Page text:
Gerald R. Webster
Donorsheds: Individual Contributions to Obama and Romney,
Carl T. Dahlman
Campaign Expenditures in the 2012 Election,
Chris Maier
Campaign Stops,
J. Clark Archer
Geographic Place Name Use in the 2012 Presidential Debates,
Matt Balentine, Justin Frazier, and Gerald R. Webster
Newspaper Endorsements,
Edward Heath Robinson and Gerald R. Webster
Ballot Access in the 2012 Election,
Edward Heath Robinson and Gerald R. Webster
Chapter 5: Outcomes
Results of the 2012 Presidential Election at the State and County Levels,
Fred M. Shelley
The 2012 Presidential Election in Historical Perspective,
J. Clark Archer, Robert H. Watrel, and Fred M. Shelley
Metropolitan Concentration of the Democratic Vote,
Richard L. Morrill and Jason Combs
Micropolitan County Voting,
Jason Combs
Politics in the Diversifying Suburbs,
Christopher Niedt
Chapter 6: Regions
William Berentsen
Kenneth C. Martis
Jonathan Leib
John Heppen
Great Plains,
Robert H. Watrel
Mountain West,
Tony Robinson
Pacific Region,
John Agnew
Chapter 7: Subgroups of the Population
Vote for President and Characteristics of United States Counties,
Richard L. Morrill
Hispanic Voting in the 2012 Presidential Election,
Ryan Weichelt
Asian-American Voting,
Wanjing Chen
The Bible Belt and the 2012 Elections,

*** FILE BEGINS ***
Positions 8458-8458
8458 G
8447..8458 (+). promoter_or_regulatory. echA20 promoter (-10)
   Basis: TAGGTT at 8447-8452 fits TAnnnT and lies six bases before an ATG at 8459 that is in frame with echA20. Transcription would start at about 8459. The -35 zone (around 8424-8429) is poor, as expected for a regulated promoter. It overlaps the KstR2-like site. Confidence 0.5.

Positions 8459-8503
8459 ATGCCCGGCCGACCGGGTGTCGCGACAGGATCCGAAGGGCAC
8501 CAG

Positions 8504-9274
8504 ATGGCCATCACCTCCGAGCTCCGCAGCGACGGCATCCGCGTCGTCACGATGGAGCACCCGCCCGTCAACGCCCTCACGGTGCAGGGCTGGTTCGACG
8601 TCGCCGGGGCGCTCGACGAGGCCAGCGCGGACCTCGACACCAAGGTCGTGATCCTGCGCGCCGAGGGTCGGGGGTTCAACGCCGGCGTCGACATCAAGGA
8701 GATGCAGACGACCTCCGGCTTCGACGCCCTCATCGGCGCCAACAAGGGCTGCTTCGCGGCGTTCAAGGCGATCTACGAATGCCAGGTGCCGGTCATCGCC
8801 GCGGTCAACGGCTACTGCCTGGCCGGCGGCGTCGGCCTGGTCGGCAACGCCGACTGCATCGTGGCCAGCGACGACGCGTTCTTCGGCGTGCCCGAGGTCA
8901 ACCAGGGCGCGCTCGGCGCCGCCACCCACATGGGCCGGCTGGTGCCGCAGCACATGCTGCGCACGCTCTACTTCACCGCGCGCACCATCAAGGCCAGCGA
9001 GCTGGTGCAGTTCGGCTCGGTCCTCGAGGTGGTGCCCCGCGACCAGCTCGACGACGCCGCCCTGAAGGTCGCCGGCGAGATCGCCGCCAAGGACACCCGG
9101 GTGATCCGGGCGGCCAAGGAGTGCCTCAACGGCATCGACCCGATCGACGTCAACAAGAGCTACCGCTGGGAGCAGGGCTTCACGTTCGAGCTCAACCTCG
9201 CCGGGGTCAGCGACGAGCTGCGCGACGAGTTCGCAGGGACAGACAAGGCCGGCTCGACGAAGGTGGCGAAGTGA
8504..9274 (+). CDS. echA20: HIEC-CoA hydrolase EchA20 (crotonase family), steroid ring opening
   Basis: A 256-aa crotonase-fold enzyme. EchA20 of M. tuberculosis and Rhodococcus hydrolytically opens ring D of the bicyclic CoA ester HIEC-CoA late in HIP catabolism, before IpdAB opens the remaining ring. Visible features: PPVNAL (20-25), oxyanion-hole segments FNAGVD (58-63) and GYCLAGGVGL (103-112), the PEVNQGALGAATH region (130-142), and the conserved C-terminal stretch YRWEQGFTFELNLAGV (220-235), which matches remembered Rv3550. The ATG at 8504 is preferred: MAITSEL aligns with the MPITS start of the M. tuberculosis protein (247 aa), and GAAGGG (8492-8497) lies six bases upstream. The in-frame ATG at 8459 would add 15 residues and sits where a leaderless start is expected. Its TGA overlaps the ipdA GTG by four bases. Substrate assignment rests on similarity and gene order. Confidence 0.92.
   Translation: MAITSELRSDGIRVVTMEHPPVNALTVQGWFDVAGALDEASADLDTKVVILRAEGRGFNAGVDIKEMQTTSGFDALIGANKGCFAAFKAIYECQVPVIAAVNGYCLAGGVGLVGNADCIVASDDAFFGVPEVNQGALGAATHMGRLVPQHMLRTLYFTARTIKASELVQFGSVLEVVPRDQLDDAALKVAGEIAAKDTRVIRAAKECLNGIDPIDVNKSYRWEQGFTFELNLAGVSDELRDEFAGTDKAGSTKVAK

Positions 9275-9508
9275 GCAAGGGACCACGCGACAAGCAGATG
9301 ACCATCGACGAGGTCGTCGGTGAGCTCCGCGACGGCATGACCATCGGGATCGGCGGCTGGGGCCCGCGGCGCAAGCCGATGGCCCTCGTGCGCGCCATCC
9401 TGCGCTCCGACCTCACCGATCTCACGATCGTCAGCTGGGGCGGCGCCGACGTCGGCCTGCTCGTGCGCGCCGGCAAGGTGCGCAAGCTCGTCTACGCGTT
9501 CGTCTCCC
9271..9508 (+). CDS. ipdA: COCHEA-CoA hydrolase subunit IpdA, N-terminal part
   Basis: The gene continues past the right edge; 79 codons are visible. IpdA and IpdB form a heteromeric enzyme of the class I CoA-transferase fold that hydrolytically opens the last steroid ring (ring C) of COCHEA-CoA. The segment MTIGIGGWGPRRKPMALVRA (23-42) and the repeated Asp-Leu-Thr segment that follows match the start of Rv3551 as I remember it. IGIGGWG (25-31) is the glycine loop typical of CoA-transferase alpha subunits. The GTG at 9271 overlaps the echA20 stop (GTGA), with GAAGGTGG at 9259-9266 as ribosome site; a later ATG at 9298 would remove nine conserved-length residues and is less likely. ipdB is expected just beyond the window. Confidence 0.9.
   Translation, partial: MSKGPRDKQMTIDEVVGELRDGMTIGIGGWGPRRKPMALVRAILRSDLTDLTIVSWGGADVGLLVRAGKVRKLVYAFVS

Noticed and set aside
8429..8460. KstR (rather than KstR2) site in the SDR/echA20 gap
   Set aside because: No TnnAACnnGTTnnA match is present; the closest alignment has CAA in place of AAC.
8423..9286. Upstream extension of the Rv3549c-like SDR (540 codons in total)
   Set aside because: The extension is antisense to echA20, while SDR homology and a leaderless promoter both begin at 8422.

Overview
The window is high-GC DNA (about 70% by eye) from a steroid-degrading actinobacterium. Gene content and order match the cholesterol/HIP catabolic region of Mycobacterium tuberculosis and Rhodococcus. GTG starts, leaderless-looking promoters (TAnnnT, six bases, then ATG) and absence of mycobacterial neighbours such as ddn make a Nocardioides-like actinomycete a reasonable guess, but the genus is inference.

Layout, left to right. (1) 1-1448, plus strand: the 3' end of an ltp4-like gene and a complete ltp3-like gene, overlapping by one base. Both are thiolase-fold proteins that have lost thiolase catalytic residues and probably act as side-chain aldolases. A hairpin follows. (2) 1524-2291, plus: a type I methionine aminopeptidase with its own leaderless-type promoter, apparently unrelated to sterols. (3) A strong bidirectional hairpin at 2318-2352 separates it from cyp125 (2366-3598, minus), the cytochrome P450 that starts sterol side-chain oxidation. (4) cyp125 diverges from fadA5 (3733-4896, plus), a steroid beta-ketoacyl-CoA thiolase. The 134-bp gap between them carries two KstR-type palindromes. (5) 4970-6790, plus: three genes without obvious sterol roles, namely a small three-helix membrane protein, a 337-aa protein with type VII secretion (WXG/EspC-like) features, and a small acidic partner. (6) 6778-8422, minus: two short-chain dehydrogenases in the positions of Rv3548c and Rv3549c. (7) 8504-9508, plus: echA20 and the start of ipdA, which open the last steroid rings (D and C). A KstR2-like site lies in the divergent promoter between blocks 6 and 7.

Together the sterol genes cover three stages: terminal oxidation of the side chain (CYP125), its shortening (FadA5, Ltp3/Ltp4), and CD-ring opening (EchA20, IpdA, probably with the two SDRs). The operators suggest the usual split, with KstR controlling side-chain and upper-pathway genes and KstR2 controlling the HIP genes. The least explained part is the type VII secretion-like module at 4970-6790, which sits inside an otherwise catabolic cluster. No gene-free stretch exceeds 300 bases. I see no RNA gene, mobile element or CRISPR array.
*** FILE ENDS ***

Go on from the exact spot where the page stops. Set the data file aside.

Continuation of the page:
Daniel A. McGowin and Gerald R. Webster
Religion and the 2012 Presidential Election,
Fred M. Shelley
Chapter 8: Issues
Health Care in the 2012 Elections,
Sara McLafferty
Foreign Policy in the 2012 Presidential Election,
Steven Radil
Environmental and Energy Ballot Measures in the 2012 Elections,
Barry D. Solomon and Adam M. Wellstead
Membership, Party, and Caucuses in the 113
th Congress, Erin H. Fouberg
The 2013 Farm Bill Controversy,
Erin H. Fouberg
Other Votes in the 113
th House of Representatives, Erin H. Fouberg
Chapter 9: State and Local Elections
Persistence and Change in State and Local Elections,
Richard L. Morrill
A Tale of Turnout: The Rise and Fall of Scott Brown in Massachusetts,
Annika Hagley and Joshua J. Dyck
2012 Virginia Senate Election,
John A. Wertman
2012 Indiana Senate Election,
Steven Radil
2012 Wisconsin Senate Election,
Kenneth French
2012 North Dakota Senate Election,
Robert H. Watrel
2012 Montana Senate Election,
Richard L. Morrill and Larry Knopp
Wisconsin Governor Election and Recall,
Ryan Weichelt
Texas State Senate District 10: Wendy Davis is Re-Elected,
Brooks Heitmeier
Chapter 10: Referenda
A Referendum on the Initiative Process? Ballot Initiative Usage and Content in the 2012 Election,
Joshua R. Meddaugh and Joshua J. Dyck
Votes on Same-sex Marriage in Maine, Minnesota, Maryland and Washington,
Richard Morrill, Larry Knopp, and Michael Brown
Legalization of Marijuana Use in Colorado and Washington,
Richard L. Morrill and Ben Anderstone
Votes at the Local Level: An Example from Seattle,
Richard L. Morrill
Chapter 11: Technical Issues,
Robert H. Watrel and J. Clark Archer